While diving in North Sulawesi, we came across a fantastic small colony of Oxypora lacera, the Watermelon Chalice. While this color morph is quite common in Australia, it’s quite rare in Indonesia.
The perfect red colony color, with a green growth edge, gave it the Watermelon name. But the gold polyp mouth is really a great additional feature.
Oxypora lacera is a very common coral. They produce thin foliate, unifacial colonies (thin plates with polyps on one side only). Irregular corallites have poorly defined walls and coarsely ornamented and toothed costae running between polyps. Corallites are generally smaller than the ones of Echinophyllia and Mycedium, and more ornamented, with thicker tissues than those ones of Echinopora.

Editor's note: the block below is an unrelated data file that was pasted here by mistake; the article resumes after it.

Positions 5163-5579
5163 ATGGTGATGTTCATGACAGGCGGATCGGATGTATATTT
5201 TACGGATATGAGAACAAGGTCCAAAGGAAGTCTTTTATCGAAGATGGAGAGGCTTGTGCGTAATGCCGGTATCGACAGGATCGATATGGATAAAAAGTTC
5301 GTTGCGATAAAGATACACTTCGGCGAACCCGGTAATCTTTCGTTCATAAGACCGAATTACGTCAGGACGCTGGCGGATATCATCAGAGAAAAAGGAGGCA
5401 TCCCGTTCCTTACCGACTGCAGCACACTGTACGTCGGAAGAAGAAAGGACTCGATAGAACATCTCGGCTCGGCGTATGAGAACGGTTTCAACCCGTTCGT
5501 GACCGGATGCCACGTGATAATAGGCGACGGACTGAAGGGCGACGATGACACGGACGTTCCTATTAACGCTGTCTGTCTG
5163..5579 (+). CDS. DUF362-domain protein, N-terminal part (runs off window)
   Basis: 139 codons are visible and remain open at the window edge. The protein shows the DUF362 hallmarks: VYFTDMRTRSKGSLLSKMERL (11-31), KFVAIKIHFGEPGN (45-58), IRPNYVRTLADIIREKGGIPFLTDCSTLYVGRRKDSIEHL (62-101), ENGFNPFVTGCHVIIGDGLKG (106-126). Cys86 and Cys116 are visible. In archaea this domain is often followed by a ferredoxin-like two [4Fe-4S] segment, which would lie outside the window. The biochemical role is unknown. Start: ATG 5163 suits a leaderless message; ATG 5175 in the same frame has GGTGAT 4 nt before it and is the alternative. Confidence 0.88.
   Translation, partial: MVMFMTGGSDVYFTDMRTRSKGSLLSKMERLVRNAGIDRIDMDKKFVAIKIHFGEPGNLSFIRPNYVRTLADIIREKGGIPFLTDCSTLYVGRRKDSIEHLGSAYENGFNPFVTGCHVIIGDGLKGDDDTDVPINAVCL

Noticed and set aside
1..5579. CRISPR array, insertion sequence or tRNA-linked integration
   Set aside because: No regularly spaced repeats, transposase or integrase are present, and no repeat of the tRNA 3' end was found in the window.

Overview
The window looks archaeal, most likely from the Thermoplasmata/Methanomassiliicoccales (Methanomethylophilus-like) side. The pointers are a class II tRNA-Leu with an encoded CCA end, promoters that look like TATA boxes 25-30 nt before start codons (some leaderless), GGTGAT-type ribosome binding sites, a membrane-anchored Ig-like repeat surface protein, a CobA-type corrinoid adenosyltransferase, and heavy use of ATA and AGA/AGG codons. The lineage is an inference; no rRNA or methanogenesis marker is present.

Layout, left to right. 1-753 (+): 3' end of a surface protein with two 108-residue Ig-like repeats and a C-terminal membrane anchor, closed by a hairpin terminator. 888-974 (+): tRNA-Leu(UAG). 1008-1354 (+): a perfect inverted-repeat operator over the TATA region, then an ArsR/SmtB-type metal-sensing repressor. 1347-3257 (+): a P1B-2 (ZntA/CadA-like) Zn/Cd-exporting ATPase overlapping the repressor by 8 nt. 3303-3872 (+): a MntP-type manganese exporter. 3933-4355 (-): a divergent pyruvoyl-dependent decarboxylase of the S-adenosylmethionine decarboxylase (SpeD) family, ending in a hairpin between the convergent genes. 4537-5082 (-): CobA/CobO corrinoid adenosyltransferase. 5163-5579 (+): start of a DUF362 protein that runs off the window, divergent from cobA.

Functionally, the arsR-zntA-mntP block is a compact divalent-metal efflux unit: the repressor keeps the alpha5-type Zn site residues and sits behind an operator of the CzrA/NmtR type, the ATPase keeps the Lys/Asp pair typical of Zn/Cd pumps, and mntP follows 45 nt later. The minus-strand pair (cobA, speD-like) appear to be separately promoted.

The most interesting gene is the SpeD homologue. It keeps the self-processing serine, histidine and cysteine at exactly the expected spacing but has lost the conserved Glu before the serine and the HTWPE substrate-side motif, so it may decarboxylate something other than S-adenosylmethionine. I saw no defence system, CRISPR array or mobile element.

This particular colony was actually pretty shallow, just over 5 m (15ft) deep, on the side of a shallow bommie, in a very turbid, protected inshore reef, full of other LPS corals. Being on the side of the bommie only exposes the corals a few hours a day to sunlight.
Every time we dive into this particular spot, we never get better visibility than 5 m (25 ft). The water is very turbid there, and a river flows into the end of the protected Bay, bringing a large amount of nutrients. The cup shape with a larger corallite at the bottom of it is probably very helpful for feeding in this particular environment.
The few rocks not covered with LPS corals are covered with algae, but so far the LPS manage to dominate algae. This particular reef is filled with Fimbriaphyllia ancora, F. paradivisa, and F. divisa colonies. And also huge fields of Plerogyra simplex, Plerogyra sinuosa, and Plerogyra sp, in all possible colorations.
All the photos were taken using 6000K flash. Probably that under blue Led, this color would just be mind-blowing!